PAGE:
1. The immediate effect will be a loss in airspeed and lift. Groundspeed will stay the same. The aerodynamic forces of thrust and drag will catch up causing the airspeed and vertical speed to return and the groundspeed to increase. If not recognized, this could be a dangerous situation. A sustained tailwind will cause your landing to be long and flat. You will be moving along the ground at a greater rate than desired unless you reduce thrust and airspeed. Since you can only reduce airspeed so much, alternatively, you can increase vertical speed in your descent rate to maintain your 3-4° glideslope. Either way, you have to watch your horizontal (ground) speed, ground roll, and Landing Distance Available to not overshoot the runway nor float due to the reduction in wind velocity near the surface caused by surface friction with the ground. Because of this, a 40 knot gust factor or tail wind may be too much for most GA airplanes.

  2. In an airliner flying at cruise altitude and speed would not be affected by the change in wind velocity. In cruise, the gust factor is a smaller percentage of speed than it would be when landing. The instruments would indicate a momentary loss of airspeed and an increase in groundspeed and negative (downward) vertical speed. This may go unnoticed by the pilots, because it will happen and recover quickly unless the change is sustained. It will instead be experienced as turbulence.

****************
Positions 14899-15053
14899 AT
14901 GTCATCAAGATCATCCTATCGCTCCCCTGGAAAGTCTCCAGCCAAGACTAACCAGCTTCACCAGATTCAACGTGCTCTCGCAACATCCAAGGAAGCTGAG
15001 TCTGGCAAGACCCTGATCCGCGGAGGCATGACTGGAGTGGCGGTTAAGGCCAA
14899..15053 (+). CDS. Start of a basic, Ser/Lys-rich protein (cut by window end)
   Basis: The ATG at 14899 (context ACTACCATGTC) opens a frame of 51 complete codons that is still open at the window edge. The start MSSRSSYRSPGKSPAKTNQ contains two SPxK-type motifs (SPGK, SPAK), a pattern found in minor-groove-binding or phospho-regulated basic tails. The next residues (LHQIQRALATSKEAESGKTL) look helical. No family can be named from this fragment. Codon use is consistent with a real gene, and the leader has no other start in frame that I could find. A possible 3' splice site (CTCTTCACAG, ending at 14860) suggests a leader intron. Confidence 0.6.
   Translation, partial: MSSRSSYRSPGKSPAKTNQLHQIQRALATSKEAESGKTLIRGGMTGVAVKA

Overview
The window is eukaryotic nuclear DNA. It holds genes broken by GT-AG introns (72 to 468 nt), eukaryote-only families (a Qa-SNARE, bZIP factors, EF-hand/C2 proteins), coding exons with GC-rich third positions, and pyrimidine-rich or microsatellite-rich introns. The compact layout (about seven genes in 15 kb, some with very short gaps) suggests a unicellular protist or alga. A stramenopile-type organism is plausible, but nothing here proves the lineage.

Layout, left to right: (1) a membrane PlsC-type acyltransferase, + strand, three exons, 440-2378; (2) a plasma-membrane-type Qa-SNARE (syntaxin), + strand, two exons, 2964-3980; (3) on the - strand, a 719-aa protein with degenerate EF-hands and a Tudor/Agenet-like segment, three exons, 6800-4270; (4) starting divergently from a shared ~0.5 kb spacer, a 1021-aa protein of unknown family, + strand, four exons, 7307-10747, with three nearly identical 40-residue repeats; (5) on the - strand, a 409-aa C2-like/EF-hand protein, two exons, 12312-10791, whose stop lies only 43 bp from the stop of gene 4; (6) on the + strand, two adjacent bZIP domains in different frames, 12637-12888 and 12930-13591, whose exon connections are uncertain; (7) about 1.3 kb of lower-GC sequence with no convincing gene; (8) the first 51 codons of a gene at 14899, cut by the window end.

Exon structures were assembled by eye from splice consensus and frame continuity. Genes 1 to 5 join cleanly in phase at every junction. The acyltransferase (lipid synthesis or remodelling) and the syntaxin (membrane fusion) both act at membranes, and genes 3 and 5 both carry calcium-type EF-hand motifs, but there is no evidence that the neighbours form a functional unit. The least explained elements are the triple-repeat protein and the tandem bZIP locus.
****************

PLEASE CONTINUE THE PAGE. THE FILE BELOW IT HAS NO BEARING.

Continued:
3. The practical effect on the fighter jet would depend on its airspeed and thrust. That quick of a turn would require a lot of bank. If constant bank were maintained in a level turn at constant thrust, the aircraft’s airspeed would remain constant. But, it’s ground track would not remain constant. The airplane would drift downwind. The slower the airspeed, the more the aircraft would drift off of its constant radius. The faster the airspeed, the less apparent the drift. The ground speed would be determined by the aircraft’s heading in relation to the wind vector.